When I earned my PhD in Christian Ethics from Emory University in 2006, I assumed I would enter a tenure track position teaching Christian ethics in a school of theology. I was a former High School teacher who, as a graduate student, received a teaching fellowship and taught at a local college. Concurrently, I was seeking ordination in The United Methodist Church (UMC) to the specialized ministry of teaching.1 Thus, for educational, vocational, and ecclesial reasons, I expected to enter a tenure-track professorship. My bishop held the same expectation for me!
By the Fall of 2008, entering my third season of being on the academic job market, I had completed a postdoctoral fellowship and was in my second one-year stint as a visiting assistant professor. Ordinarily, these are steps that allow one to publish articles, obtain a book contract, gain academic subject matter clarity, and subsist until an acceptable job offer arises. However, I struggled to transform my dissertation into a book, feeling stretched beyond my capacity, and found it difficult to define myself within the field of Christian ethics—a distinct liability when interviewing for faculty positions.
Meanwhile, an opportunity arose outside of academics. The UMC posted a job for a position in “advocacy and sexual ethics”—a topic that fit roughly with my dissertation research on marriage and sexuality in Methodism. I found myself at a career crossroads: spend another year searching for that elusive tenure-track job or take a leap of faith beyond the academy to become an ethicist in a church agency. Considering my family’s need for economic stability and my weariness with the academic job market, I chose the latter.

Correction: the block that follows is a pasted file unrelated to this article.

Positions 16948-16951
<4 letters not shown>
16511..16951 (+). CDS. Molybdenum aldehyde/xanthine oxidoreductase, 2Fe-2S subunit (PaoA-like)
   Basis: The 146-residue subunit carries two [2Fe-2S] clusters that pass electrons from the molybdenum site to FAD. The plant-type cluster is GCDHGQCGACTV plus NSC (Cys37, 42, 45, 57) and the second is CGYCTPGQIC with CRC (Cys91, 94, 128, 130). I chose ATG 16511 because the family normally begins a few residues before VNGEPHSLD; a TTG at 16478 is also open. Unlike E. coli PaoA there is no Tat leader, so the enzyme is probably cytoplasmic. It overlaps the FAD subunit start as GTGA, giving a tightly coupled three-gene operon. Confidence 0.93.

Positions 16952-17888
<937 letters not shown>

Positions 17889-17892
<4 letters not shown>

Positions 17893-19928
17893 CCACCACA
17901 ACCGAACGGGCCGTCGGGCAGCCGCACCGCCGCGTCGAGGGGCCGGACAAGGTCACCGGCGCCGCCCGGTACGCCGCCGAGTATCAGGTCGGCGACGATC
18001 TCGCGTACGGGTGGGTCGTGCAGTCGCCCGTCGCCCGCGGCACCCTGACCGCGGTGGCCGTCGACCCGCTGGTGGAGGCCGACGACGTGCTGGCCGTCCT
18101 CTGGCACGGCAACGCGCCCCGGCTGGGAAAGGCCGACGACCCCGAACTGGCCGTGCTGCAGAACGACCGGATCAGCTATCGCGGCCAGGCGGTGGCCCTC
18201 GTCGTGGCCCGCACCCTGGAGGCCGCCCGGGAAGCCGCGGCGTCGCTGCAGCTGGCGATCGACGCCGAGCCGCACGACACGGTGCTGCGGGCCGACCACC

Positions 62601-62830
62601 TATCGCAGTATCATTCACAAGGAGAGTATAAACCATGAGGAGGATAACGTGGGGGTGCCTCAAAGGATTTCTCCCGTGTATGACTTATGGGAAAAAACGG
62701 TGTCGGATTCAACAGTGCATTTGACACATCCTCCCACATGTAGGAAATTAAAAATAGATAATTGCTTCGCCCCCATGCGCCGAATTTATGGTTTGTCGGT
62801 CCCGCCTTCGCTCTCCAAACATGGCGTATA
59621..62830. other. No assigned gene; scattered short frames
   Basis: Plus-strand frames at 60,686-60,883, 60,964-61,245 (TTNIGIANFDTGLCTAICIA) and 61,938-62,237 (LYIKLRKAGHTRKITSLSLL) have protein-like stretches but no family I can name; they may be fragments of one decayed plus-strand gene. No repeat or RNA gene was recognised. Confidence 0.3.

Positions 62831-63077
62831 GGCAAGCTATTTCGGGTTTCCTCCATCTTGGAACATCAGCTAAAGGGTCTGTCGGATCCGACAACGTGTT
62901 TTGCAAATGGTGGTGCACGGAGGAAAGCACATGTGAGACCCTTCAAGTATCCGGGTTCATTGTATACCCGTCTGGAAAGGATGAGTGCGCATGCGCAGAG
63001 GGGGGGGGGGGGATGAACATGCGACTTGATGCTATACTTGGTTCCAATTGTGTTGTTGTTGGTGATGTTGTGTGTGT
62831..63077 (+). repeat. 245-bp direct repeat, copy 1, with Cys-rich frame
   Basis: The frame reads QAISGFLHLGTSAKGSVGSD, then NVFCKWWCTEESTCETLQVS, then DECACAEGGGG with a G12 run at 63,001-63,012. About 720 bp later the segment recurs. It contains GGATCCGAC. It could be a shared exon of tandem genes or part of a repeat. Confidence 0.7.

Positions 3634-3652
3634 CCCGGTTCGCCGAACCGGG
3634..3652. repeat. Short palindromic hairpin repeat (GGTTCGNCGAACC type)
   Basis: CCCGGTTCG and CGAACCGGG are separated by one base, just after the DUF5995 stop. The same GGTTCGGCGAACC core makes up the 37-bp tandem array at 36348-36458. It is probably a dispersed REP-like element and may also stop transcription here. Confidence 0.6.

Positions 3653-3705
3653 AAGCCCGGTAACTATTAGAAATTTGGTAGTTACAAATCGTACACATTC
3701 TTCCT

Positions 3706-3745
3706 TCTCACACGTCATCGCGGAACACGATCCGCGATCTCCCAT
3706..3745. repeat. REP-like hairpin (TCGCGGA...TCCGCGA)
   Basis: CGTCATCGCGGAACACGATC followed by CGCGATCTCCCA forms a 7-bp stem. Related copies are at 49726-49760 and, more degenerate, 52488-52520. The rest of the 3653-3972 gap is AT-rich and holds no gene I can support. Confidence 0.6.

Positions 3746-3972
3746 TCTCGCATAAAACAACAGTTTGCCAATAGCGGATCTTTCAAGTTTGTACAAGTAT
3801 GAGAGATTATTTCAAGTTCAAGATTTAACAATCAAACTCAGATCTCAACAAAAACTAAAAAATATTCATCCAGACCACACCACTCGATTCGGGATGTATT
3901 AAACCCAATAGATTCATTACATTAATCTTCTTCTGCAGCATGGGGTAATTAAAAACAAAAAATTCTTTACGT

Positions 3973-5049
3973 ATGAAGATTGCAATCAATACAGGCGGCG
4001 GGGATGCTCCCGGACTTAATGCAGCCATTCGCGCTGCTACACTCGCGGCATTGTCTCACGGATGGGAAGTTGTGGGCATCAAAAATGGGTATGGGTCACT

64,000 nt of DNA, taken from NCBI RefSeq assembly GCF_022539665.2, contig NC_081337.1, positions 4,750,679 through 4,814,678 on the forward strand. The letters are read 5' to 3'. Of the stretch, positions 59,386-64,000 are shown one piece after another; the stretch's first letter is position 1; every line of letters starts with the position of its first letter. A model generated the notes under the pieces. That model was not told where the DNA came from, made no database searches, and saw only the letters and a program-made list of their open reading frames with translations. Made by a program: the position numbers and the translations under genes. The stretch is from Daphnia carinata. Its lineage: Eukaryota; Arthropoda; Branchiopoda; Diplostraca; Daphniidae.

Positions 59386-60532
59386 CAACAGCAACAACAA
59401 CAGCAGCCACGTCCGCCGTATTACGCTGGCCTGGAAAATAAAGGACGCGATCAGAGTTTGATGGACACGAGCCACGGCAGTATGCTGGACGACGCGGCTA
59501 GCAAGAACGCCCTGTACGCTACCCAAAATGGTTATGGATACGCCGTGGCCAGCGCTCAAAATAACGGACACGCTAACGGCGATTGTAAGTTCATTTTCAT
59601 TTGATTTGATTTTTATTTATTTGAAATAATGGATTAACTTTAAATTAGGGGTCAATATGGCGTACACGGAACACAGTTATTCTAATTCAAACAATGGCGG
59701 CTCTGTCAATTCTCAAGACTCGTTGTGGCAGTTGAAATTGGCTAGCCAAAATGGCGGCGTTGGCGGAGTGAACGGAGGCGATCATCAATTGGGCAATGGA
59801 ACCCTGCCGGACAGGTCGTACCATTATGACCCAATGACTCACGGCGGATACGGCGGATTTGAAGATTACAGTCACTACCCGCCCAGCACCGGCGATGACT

Working as an Applied Ethicist
In the Spring of 2009, I began work as the Assistant General Secretary for Advocacy and Sexual Ethics for the General Commission on the Status and Role of Women of the UMC, focusing on the problem of sexual misconduct by ministerial leaders in the UMC. We did not adjudicate allegations of misconduct and abuse—that responsibility resided with the bishops. Instead, we provided phone and email support for individuals, generated training resources, and conducted educational events for church leaders.
I resourced a website, wrote articles, led in-person training events, and coordinated webinar trainings. Assisting clergy and laity, I developed projects of my own initiative and learned to write for a non-academic audience. I worked strategically with our Board of Directors and collaborated with other United Methodist and ecumenical agencies. Occasionally, I even wrote about my work for academic, peer-reviewed journals.2
One of the most rewarding aspects of my work was actively advocating for gender justice in the UMC. We focused on breaking down barriers of sexism and building just structures for women in the church. This work also gave me an inside view of denominational structure and politics—an important perspective for a social ethicist studying institutions.
My Ph.D., while not required for the position, was a real asset. I entered the job with expertise about church polity and sexual ethics and years of classroom teaching experience that enhanced my leadership of workshops and training events. On one project in particular, my Ph.D. proved invaluable: improving clergy education to prevent sexual misconduct.
Being on the front lines of clergy sexual misconduct, the Commission observed that many cases of clergy sexual misconduct could be prevented through better education. Many pastors are woefully unprepared for negotiating issues of power, professional boundaries, and sexual health. My task was to propose and promote a required seminary course in professional sexual ethics. Having taught in a seminary for several years, I knew that adding another required course to the already bloated MDiv curriculum would not fly. Instead, I collaborated with faculty and other experts-in-the-field to develop curricular guidelines (goals, competencies, and content areas) that could be integrated across the existing core curriculum in multiple disciplines, offering seminaries and schools of theology maximum flexibility for implementation. With a significant investment of personal time, I even began co-editing a textbook to support this effort.3 These efforts paid off when the UMC’s General Conference approved the guidelines in May 2012.4 The PhD allowed me to work collegially with faculty and administrators throughout this process.